Best in Class
Writing Center Director Wins 2016 NCPTW Maxwell Leadership Award
Springfield, Ohio – Mike Mattison, director of the Writing Center and the Oral Communication Center at Wittenberg University, has won the 2016 Ron Maxwell Award for Distinguished Leadership in Promoting the Collaborative Learning Practices of Peer Tutors in Writing.
Presented at the 33rd annual National Conference on Peer Tutoring in Writing (NCPTW), Nov. 5, in Tacoma, Wash., the award recognizes a professional within the organization for dedication to and leadership in collaborative learning in writing centers, for aiding students in together taking on more responsibility for their learning, and, for promoting the work of peer tutors. Its presentation also denotes service to the evolution of the conference organization.
Nominated by former Wittenberg Writing Center peer advisor Emily Rayens, class of 2016 who is now a graduate student at the University of Georgia studying infectious disease, Mattison was selected by a committee of 14 previous award recipients. Rayens praised Mattison’s scholarly expectations, supportive encouragement, collaborative vision, openness to change, dedication to improvement, and “indomitable optimism” as qualities that distinguish him as a leader.
Rayens said that Mattison inspires confidence in peer advisors by modeling a continual pursuit of improvement. He visits classrooms far outside his department (such as Organic Chemistry II) to find ideas for teaching more effectively. His love of learning and his openness to change are contagious.
“He passes his questions and curiosity on to his staff. His sense of indomitable optimism permeates our center,” Rayens added.
The Wittenberg Writing Center plays a key role in enhancing and validating the importance of writing at Wittenberg. Student writing advisors under Mattison’s direction provide consultation for all Wittenberg students, staff, and faculty engaged in all types of writing at all levels of ability. The Writing Center also offers an inviting and personal atmosphere where individuals can both develop successful writing skills and foster these skills in others.
Members of the selection committee admired Mattison’s support for undergraduate student research and also noted his help with their own research as a peer mentor. Christopher Ervin, the 2015 award recipient, recalled meeting Mattison when they both participated in an annual summer institute for writing center directors in 2007.
“Mike offered wisdom and support for the ideas I shared with him about ambitious undergraduate research projects I wanted to see happening in our writing center and for writing I was doing about mentoring undergraduate writing tutor researchers. I found a mentor in Mike Mattison long after I had been working in writing centers for quite some time,” Ervin said.
Rayens remembered meeting Mattison in “one of the strangest interviews ever” when she applied to become a Wittenberg University peer advisor.
“The conversation was completely terrifying, yet utterly fantastic. Dr. Mattison and I did not discuss logistics of working in a writing center or dwell for long on the motivations of my application. Instead, we talked about why I enjoyed writing and why I decided on the topic of my writing sample.”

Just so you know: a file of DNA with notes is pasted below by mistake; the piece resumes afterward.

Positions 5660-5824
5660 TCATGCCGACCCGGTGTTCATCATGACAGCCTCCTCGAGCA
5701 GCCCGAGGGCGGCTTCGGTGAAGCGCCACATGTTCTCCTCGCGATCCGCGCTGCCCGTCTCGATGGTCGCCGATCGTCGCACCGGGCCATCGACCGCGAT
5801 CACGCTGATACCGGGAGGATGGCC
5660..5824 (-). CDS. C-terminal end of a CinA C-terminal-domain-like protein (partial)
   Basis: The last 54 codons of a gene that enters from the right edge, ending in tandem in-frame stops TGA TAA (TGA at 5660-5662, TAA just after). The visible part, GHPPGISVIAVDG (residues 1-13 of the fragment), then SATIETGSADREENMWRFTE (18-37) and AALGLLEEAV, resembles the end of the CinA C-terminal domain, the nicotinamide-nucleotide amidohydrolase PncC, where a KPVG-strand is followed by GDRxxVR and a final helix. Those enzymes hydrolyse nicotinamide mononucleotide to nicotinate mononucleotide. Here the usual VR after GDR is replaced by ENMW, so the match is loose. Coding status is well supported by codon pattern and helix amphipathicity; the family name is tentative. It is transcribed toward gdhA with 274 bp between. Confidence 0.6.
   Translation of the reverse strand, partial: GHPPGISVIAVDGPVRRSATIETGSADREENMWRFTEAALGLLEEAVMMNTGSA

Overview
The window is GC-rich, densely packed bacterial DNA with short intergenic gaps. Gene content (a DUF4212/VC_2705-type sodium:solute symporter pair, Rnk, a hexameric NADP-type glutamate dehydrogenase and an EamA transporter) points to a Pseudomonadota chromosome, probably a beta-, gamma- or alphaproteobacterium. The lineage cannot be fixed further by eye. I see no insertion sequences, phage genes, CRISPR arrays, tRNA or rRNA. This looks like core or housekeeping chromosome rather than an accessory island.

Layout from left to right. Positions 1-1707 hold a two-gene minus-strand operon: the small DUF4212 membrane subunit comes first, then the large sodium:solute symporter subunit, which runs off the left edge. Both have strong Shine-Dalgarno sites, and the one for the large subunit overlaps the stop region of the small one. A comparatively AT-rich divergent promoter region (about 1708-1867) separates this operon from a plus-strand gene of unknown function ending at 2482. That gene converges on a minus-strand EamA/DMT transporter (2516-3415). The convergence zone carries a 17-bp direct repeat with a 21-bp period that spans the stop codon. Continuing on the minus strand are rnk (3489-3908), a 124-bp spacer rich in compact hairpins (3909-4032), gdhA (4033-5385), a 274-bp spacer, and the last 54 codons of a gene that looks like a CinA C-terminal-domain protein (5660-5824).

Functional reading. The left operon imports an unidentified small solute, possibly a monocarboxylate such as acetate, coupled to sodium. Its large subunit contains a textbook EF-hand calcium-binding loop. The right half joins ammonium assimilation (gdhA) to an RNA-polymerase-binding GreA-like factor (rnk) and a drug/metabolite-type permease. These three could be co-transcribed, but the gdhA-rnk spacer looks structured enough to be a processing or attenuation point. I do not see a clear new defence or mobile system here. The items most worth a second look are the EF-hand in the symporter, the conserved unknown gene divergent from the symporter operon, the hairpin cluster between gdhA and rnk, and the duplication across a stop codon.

In her nomination letter, Rayens recalled that after Mattison signed her up, one of the things that most surprised her was that he treated peer advisors as his colleagues. He listened to their ideas and acted on them.
Mattison expects peer advisors to publish as scholars and attend conferences just as he does. In fact, that expectation is in their contract. The program of the 2016 conference, for instance, featured five presentations by Wittenberg peer advisors. Since Mattison arrived from Boise State University Fall 2009, Wittenberg advisors have given 17 presentations at NCPTW, in addition to presenting at other regional writing center conferences.
Rayens credits Mattison and the peer-advising experience for helping her in graduate school.
“I was able to collaborate on a number of professional papers. This is something I would not have felt confident participating in without my time in the Wittenberg Writing Center,” she said.
Mattison received a check from the Maxwell family and a plaque engraved with a quote he chose as having informed his career: “He not busy being born is busy dying” (Bob Dylan).
The Wittenberg Writing Center has advisors ready to work with students on any writing project, at any stage of the writing process. Visit Writing at Witt for more information about writing-intensive classes and to view a host of writing resources.
Repeatedly recognized by the Princeton Review for its professor accessibility, superior classroom experience and longstanding commitment to sustainability. Wittenberg is a nationally ranked university for the liberal arts and sciences affiliated with the Evangelical Lutheran Church in America. A leader in providing an active, engaged learning environment defined by excellence in academics, innovation, student success, service and athletics, Wittenberg was recently named one of Forbes' Top 50 Most Entrepreneurial Colleges. Additionally, the university currently has more Ohio Professors of the Year than any other four-year institution in the state and recently earned a spot on the “Best Buy” list in the 2017 Fiske Guide to Colleges. For more information, visit www.wittenberg.edu.